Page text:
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January 17th, 2013 - 04:20 PM
If you're familiar with compressed charcoal sticks, then you're basically going with the same medium, only in a pencil form. This will allow you for better control in your work though. This is especially true with fine details such as fine lines and hair. I love the dusty consistency of charcoal and they blend beautifully with blending stumps. White charcoal as an overlay to your typical black charcoal looks amazing for highlights. Derwent creates a tinted charcoal which looks great for adding color or all on its own. There's typically soft, medium, and hard charcoal. Just like graphite, the harder the lead, the lighter the results. The softer the charcoal, the darker. It's a bit more dramatic with charcoal though and these are great for when you really want a dramatic effect to your drawing.
If you find you're more of a watercolor artist or you enjoy illustrating and want to experiment, these are a fantastic option. Both watercolor pencils and Derwent inktense pencils (above), add more vibrant pigment when water is added to them. It's a win/win: You get the control you want with drawing but the vibrancy and texture of a beautiful painting. The difference between watercolor and ink soluble pencils are the pigment vibrancy. I prefer the inktense over watercolor pencils myself personally because the end result is much more vibrant. If you're looking for a strictly watercolor effect, go for watercolor pencils. Prismacolor, Derwent, Reeves; they all make great watercolor pencils. Inktense stands all on its own in a way, and a love the end result. If you want a brighter effect, go do yourself a favor and get a set. As with the tinted graphite, I'd recommend getting a watercolor paper or mixed media paper that can handle water. Below is a piece I did using the inktense pencil to give you an idea of the vibrancy of the pigment. It was done on Canson drawing paper (which was thankfully able to handle water soluble pencils).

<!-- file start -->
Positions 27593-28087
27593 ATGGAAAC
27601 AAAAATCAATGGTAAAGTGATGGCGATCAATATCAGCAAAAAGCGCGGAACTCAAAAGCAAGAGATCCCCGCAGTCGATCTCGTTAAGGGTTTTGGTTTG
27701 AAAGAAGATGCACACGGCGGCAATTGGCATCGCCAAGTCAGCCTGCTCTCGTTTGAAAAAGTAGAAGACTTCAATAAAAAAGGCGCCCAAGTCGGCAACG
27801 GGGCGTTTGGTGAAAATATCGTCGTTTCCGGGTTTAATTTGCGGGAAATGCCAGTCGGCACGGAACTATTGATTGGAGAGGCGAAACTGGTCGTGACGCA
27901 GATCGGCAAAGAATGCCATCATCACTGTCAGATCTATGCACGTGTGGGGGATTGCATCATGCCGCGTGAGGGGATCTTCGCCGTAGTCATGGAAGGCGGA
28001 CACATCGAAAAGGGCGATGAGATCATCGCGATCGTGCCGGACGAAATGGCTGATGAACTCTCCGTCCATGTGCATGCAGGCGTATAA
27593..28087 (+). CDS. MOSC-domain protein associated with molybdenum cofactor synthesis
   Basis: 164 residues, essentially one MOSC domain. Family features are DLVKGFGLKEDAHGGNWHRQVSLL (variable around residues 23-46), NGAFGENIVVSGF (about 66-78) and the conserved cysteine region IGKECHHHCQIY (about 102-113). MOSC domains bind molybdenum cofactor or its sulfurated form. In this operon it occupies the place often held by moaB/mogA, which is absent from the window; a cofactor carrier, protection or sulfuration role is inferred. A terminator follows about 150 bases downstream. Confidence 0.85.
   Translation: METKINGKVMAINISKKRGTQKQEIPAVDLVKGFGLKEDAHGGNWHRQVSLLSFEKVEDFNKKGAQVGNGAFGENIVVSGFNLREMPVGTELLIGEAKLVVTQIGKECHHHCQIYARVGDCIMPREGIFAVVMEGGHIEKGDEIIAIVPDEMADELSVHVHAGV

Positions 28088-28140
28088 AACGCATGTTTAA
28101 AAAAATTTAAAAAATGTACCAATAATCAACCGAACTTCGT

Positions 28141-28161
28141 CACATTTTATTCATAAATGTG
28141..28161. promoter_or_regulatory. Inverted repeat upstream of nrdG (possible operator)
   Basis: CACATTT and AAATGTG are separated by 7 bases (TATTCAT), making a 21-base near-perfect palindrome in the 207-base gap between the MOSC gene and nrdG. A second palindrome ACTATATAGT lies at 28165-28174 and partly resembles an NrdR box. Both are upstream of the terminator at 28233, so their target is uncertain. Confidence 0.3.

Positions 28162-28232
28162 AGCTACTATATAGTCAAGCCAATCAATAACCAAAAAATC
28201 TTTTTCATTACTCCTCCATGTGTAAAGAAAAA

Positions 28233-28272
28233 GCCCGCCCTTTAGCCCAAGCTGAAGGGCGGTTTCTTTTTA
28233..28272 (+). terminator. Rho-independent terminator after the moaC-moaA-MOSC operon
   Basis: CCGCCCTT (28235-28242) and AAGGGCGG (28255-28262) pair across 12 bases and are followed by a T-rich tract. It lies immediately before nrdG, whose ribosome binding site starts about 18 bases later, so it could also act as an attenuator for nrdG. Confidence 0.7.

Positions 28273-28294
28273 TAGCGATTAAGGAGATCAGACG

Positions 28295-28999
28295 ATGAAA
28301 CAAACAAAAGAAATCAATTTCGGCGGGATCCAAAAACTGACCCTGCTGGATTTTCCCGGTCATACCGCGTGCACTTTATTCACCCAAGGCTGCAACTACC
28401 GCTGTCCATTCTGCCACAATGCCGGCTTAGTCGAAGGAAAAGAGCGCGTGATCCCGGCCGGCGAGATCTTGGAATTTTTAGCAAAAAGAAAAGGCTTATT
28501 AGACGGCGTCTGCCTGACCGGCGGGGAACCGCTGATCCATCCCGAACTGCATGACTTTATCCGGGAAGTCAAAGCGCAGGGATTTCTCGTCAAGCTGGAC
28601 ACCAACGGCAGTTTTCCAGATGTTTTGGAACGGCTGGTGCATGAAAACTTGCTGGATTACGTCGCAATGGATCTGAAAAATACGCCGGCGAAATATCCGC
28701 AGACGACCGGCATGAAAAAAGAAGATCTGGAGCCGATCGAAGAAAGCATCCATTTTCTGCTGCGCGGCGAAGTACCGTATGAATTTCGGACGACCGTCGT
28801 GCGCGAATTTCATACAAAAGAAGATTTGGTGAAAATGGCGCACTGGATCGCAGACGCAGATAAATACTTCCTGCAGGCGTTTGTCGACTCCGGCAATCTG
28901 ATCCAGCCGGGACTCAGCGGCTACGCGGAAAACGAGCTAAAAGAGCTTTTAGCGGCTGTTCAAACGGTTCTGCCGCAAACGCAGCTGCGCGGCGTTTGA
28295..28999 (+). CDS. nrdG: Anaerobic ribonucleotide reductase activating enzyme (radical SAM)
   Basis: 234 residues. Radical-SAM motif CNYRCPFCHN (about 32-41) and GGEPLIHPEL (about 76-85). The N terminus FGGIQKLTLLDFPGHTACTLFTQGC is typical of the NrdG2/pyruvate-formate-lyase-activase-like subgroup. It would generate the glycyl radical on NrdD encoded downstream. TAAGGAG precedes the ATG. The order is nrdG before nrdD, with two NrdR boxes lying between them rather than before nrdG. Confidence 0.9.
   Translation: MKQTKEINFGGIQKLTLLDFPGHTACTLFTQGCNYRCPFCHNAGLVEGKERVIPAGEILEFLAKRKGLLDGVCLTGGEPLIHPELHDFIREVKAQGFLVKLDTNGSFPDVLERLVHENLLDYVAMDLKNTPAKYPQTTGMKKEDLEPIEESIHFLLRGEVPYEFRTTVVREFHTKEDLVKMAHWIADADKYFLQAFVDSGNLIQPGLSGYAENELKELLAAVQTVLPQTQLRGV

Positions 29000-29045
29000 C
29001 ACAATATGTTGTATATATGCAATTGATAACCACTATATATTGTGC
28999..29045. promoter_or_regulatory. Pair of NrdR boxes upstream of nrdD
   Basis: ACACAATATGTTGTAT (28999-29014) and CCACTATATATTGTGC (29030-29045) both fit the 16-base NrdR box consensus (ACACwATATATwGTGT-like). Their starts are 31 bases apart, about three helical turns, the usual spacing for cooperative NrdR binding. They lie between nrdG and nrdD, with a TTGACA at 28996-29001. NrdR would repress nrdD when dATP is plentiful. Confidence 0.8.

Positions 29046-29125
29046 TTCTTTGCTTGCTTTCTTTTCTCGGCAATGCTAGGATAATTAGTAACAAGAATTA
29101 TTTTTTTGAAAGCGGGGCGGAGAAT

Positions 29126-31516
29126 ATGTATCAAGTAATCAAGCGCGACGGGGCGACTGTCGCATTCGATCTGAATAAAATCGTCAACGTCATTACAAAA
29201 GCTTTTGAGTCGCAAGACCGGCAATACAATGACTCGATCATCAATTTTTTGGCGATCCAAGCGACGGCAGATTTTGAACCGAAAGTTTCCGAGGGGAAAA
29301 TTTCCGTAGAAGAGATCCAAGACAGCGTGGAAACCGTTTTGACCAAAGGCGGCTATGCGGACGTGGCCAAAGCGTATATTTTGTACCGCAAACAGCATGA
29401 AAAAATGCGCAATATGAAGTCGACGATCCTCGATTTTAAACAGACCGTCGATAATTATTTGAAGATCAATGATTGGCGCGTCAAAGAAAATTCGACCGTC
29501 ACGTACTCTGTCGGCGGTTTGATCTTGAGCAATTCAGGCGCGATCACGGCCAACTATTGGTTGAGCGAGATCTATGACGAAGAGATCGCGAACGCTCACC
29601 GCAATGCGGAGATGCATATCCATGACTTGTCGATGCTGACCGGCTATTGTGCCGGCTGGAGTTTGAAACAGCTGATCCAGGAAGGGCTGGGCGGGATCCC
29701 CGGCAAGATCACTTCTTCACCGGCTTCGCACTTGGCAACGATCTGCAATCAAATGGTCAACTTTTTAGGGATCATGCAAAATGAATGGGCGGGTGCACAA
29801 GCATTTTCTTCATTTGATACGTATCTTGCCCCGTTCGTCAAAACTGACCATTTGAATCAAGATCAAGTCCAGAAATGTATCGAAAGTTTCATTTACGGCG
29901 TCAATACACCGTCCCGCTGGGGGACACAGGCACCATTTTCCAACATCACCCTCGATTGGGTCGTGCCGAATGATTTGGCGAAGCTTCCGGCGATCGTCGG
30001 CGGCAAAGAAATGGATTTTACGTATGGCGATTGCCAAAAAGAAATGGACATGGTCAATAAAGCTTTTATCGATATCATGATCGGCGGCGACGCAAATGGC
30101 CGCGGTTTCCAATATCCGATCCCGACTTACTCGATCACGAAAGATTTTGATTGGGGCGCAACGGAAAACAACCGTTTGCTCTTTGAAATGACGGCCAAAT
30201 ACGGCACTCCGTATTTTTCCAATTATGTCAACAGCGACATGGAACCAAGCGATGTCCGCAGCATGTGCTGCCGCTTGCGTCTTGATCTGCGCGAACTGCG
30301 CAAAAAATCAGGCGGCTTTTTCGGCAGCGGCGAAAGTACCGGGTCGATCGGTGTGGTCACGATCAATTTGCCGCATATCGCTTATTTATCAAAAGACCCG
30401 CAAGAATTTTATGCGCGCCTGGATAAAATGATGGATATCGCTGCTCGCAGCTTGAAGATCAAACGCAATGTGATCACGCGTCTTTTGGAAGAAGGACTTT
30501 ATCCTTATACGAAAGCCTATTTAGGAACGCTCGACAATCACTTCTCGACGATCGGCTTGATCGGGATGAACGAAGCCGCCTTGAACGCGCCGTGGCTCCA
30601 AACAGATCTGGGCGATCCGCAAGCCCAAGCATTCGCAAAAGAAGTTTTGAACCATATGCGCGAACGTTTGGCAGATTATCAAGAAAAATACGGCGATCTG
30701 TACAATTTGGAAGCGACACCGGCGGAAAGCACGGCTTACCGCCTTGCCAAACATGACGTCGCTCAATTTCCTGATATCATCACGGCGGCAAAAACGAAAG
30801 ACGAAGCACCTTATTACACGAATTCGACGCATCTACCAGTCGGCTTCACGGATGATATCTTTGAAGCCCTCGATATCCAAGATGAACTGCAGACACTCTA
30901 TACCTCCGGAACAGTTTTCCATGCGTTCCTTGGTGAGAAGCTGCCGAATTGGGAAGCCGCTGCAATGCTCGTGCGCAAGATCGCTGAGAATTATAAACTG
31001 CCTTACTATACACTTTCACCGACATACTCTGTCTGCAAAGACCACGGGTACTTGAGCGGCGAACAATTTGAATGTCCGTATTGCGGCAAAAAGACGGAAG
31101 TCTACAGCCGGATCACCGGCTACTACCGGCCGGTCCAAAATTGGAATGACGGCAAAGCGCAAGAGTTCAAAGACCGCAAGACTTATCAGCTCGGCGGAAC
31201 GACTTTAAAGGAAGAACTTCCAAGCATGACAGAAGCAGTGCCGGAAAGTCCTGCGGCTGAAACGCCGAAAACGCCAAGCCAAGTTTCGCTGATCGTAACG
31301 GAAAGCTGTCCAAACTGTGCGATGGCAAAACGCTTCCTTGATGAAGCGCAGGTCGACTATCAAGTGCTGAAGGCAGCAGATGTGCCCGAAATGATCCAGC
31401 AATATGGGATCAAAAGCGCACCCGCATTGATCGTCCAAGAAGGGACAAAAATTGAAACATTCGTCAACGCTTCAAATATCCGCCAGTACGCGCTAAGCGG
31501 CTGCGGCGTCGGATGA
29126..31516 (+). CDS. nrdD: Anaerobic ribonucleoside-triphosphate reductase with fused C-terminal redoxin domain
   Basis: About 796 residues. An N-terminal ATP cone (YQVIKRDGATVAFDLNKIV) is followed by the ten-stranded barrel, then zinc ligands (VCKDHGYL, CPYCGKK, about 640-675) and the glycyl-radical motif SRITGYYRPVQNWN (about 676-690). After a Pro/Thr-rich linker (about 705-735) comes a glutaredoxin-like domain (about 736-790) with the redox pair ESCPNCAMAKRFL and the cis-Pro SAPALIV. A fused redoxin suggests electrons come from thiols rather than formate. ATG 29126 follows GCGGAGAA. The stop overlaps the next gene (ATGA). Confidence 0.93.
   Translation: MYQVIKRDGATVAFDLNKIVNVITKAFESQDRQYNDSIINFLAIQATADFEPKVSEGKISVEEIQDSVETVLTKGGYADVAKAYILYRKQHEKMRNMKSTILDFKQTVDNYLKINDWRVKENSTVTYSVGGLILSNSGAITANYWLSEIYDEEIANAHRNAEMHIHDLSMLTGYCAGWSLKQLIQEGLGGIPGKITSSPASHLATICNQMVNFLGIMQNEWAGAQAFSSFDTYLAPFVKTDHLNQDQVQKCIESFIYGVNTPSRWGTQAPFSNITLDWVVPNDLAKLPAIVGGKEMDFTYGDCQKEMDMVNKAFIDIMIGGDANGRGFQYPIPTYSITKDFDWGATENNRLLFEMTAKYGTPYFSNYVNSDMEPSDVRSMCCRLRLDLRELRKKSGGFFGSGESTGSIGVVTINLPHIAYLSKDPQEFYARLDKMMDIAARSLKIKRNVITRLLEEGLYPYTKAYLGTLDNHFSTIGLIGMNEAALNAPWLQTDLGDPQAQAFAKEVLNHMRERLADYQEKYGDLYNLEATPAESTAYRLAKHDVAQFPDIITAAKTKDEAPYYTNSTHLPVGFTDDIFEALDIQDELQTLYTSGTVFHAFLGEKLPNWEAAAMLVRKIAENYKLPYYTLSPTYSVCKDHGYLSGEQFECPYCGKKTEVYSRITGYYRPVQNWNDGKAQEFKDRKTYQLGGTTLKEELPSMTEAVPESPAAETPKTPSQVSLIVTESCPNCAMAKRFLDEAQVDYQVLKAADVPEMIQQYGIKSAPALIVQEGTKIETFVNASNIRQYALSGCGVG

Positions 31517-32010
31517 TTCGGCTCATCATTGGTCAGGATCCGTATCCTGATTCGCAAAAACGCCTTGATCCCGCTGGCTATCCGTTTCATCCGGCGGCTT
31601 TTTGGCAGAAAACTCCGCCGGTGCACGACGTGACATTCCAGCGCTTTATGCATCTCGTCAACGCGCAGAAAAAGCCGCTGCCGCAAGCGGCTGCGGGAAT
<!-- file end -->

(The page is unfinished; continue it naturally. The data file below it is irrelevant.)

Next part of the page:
Hopefully this will give you a better idea of what to look for selecting what to buy and use when starting on different illustrative projects. I always find that once you figure out how a tool works, you go for the best you can get your hands on, and work with your talent that way. Be versatile. Make mistakes and experiment with these different types of pencils. I can guarantee the more you use them, the more you'll know what you love and come to appreciate which pencils do what for you. If you have any suggestions or any questions, you can drop me an email or send me a message via twitter or facebook. No spam, my dears. Just honest questions and suggestions.